Covington’s daughter, Brittany, was diagnosed four years ago with a seizure disorder and microcephaly, characterized by a small head or brain size. The child was enrolled in the CSUN program at 8 months and soon learned to sit up, crawl and sign to compensate for her impaired language skills. Brittany, now 5 1/2, attends special sessions at Lowman Elementary School in North Hollywood and has a vocabulary of about 20 words and eight signed words.

“I don’t think she would be as far along as she is today without the CSUN program,” said Covington, 40, of Lake View Terrace. “The program has helped me too. I can talk to her now and encourage her growth in a way that puts her needs first.”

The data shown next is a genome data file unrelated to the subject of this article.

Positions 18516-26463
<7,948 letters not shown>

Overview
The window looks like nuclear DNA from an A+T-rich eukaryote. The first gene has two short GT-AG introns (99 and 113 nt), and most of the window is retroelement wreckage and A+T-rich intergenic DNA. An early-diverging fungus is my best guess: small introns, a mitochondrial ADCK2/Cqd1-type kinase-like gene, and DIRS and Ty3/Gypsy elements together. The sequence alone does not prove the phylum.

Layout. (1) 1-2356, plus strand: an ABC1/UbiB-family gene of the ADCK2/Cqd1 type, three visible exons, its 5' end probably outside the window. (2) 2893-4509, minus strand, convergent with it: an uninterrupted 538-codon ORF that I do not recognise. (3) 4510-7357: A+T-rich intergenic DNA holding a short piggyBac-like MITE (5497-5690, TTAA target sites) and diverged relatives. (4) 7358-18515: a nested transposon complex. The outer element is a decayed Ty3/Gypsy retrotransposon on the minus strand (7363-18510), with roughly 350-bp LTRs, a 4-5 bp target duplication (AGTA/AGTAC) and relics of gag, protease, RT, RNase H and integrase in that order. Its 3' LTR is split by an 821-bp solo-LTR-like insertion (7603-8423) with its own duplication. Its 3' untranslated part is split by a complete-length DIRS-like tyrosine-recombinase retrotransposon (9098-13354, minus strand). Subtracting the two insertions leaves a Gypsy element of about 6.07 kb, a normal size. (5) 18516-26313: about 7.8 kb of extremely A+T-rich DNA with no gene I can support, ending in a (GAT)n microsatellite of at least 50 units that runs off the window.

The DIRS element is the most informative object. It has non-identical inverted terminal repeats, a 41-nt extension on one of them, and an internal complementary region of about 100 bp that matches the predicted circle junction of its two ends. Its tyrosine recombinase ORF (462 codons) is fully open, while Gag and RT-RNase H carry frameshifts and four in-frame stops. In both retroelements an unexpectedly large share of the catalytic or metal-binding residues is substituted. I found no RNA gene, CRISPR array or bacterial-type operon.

Programs offering services for delayed or “high-risk” children under 3 received little funding until 1986, when the federal Individuals With Disabilities Act was amended. The act, which mandated that services be made available for those ages 3 to 21 when it became law in 1975--was amended in 1986 to include children from birth to 3.

Since the amendment, funding has increased for the six San Fernando Valley-based early intervention programs that serve a burgeoning population in the San Fernando, Santa Clarita, Antelope and Simi valleys.